Many are wondering how these movements in gasoline prices will affect U.S. consumer spending. Three questions need to be answered to assess the likely impact:

  1. Why are gasoline prices rising faster than crude oil prices in the United States?
  2. Did consumers use or save the extra dollars from lower gasoline prices in the second half of 2014?
  3. What other factors are influencing spending patterns?

Starting with the first question, gasoline prices have moved up 61% since the January low, whereas crude oil prices have increased 36%. Refinery capacity was reduced in the United States due to scheduled and unscheduled maintenance caused by bad weather. These refinery issues curtailed gasoline availability and exacerbated the increase in crude oil prices.

Refinery issues are a thing of the past now, but gasoline prices are still increasing in anticipation of higher demand during the summer driving months. Yet there are ample inventories of crude oil and gasoline. Analysts expect production of crude oil to increase in the United States with the price trading upwards of $60. Oil rigs that shut down at lower prices are likely to resume operations and lift supply. If crude oil continues to trade at current or higher levels, previous projections of output and prices will have to be revised.

Moving on to the second question, U.S. consumer spending rose at a higher pace in the second half of last year than the first half of last year. Real disposable personal income (DPI) also advanced in the second half of 2014 but at a slower pace compared with consumer spending, which leads us to conclude that a part of the increase in consumer spending stemmed from an energy price “dividend.” Nonetheless, all evidence suggests that a big portion of the energy price benefit has been used to pay down debt and increase saving.

There is speculation that the higher saving trajectory reflects consumers considering the windfall from falling energy prices to be temporary. There is probably some truth in this hypothesis, and this year’s partial reversion in gasoline prices may confirm this expectation. But on close inspection, real disposable income also advanced in the first quarter of this year and yet consumer spending still grew slowly. This gives weight to the notion that weather most likely held back consumer spending in the early months of the year.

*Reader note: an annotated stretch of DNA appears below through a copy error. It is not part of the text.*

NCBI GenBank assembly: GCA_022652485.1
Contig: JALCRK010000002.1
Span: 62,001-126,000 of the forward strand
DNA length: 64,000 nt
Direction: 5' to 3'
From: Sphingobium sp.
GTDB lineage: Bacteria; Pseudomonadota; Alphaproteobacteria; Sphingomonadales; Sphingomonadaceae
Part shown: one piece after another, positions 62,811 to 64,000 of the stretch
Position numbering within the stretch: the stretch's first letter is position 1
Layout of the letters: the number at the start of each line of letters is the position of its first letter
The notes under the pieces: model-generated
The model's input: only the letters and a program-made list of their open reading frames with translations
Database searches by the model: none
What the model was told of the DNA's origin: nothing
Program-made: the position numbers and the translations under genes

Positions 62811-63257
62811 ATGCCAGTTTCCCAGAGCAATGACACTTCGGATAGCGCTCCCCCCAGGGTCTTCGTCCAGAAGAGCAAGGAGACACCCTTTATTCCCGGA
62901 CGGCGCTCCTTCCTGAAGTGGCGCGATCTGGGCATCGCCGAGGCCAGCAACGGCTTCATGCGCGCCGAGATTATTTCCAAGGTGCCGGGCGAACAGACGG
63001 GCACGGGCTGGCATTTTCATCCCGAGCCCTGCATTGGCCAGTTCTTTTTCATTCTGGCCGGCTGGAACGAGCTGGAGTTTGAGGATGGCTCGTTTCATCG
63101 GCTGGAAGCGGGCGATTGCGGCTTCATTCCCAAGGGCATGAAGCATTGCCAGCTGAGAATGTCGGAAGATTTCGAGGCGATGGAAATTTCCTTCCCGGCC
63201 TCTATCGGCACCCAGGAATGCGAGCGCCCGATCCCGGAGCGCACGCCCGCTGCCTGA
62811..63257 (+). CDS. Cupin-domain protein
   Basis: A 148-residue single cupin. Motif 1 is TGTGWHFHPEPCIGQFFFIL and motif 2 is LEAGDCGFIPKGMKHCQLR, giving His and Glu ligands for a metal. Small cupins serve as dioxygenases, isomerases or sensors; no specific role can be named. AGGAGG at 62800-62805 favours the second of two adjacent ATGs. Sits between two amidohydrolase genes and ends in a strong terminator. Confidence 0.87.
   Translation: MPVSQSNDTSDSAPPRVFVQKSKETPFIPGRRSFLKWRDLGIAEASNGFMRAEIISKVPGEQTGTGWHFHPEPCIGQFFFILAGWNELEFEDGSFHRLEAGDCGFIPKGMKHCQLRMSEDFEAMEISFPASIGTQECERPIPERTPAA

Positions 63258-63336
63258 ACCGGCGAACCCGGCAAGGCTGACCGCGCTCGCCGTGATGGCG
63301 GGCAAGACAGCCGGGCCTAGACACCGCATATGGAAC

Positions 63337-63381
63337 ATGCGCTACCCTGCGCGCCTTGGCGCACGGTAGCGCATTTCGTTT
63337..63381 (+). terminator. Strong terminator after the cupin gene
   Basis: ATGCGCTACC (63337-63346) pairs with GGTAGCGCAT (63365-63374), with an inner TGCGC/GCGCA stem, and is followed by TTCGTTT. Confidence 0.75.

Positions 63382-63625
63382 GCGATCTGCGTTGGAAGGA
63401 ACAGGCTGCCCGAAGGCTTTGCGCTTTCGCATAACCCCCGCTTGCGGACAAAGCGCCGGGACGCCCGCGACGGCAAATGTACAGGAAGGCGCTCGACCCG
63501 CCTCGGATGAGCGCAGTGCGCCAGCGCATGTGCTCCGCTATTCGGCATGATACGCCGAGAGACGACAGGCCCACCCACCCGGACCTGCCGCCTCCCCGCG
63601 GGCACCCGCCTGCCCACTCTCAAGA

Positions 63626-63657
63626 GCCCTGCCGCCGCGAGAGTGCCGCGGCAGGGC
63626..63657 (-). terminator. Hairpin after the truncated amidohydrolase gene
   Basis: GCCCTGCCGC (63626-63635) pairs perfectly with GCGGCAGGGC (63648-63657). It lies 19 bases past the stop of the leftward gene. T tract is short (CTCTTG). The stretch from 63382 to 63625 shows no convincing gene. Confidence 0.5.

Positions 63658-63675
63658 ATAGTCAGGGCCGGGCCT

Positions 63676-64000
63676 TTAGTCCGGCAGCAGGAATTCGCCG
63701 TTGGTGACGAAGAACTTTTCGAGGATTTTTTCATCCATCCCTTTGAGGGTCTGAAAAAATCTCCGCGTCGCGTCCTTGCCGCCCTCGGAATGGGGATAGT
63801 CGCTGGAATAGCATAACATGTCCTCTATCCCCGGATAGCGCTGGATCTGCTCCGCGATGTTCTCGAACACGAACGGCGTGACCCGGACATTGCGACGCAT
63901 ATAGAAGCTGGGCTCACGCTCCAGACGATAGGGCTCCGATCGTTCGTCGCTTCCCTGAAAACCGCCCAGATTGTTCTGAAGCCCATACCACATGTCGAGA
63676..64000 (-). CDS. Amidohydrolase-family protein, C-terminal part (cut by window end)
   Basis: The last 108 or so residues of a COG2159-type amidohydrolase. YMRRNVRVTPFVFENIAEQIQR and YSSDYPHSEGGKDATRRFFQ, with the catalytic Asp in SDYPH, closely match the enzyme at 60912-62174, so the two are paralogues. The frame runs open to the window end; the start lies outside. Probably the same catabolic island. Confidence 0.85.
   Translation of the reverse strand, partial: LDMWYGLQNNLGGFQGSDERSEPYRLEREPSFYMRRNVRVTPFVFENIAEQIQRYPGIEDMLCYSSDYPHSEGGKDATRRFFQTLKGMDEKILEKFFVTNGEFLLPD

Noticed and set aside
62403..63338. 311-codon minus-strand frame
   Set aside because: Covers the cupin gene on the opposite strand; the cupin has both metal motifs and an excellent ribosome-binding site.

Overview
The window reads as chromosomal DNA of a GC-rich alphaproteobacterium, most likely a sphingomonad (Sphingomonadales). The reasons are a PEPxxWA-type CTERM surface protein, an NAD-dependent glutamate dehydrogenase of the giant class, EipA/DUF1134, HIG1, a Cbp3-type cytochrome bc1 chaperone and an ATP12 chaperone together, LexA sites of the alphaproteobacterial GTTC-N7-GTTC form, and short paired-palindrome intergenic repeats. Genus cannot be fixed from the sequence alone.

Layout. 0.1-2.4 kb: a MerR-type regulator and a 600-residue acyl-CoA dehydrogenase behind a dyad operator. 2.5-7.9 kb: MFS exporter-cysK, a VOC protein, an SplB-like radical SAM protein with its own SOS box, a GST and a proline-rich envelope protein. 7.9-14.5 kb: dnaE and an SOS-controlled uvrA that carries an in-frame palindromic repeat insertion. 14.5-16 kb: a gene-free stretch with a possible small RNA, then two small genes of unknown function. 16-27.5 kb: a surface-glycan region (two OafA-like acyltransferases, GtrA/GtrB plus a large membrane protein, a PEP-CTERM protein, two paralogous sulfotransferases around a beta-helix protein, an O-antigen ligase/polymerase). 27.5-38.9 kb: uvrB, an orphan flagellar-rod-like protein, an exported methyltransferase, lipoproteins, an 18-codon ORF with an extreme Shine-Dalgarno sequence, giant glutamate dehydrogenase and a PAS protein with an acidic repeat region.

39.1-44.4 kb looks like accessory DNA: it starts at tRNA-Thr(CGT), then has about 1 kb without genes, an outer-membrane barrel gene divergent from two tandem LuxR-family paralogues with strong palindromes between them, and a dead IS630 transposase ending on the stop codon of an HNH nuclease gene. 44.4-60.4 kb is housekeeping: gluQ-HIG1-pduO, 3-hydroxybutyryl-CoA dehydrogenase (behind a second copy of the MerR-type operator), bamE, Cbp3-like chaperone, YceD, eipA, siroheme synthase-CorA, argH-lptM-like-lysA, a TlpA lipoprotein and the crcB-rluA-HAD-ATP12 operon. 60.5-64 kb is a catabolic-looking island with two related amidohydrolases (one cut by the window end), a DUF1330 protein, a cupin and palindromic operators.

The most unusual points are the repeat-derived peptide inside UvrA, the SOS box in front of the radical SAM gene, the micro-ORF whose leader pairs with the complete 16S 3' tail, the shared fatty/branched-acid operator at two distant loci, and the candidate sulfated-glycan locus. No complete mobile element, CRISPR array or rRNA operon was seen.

Finally, the last question: will the recent jump in gasoline prices will hold back consumer spending? According to the Automobile Association of America, gasoline prices are still about $1 a gallon below a year ago. Current gasoline prices are the lowest at this time of the year since 2010. In other words, gasoline is not oppressively expensive and unlikely to require a reallocation of household budgets around current prices.

Looking ahead, the following observations help put things in perspective. The inventory situation of crude oil and gasoline suggests there are no worrisome price pressures from lean inventories. Global growth is projected to be modest, implying that demand pressures should be contained. These factors suggest that a large hike of gasoline prices has a low probability, barring adverse geopolitical developments.

The fluctuations seen in gasoline prices over the past nine months have been difficult for both consumers and economists to interpret. But energy is still considerably less expensive than it has been for quite a while, and other household fundamentals are strengthening. This augurs very well for U.S. consumption during the balance of 2015.

The Oil Game Theory

As crude oil prices rise, analysts have struggled to reconcile this with continuing increases in production from the Organization of Petroleum Exporting Countries (OPEC). April figures reported cartel countries producing more than 31 million barrels per day, including Saudi Arabia raising its own output to record highs. Yet with all this extra supply, markets are still firming.

Instincts suggest a supply question has a demand answer, but a rise in global oil consumption is not evident. The U.S. economy may be moving along just fine, but struggles in the eurozone, China and emerging markets suggest global oil consumption is soft at best.

The most likely reason for higher oil prices is reduced production in high-cost non-OPEC countries, with the U.S. standing out. The recent oil boom throughout the Midwest was extraordinarily profitable when oil exceeded $100/barrel, but the dramatic fall in prices has forced some operations to shut the valves and reconsider expansion of marginally profitable wells.

If so, it would be a win for OPEC’s mission to reclaim market share by forcing high-cost producers to shutter operations, but this will only be temporary. When price declines force production levels past an inflection point, oil prices recover; however, this restores profitability in some closed operations. Furthermore, producer cost-cutting lowers the per-barrel breakeven point, allowing more wells to restart. Renewed production then puts more supply on the market, prices fall, and the ball goes back into OPEC’s court.

The back-and-forth of the pricing cycle is a difficult race to handicap, leaving the markets to search for some sign of direction. Next month’s OPEC summit, on June 4, will likely reaffirm that the organization is committed to its ongoing strategy, and that it will produce as much oil as necessary to reclaim market share. And the next step will be up to the rest of the market.


(c) Northern Trust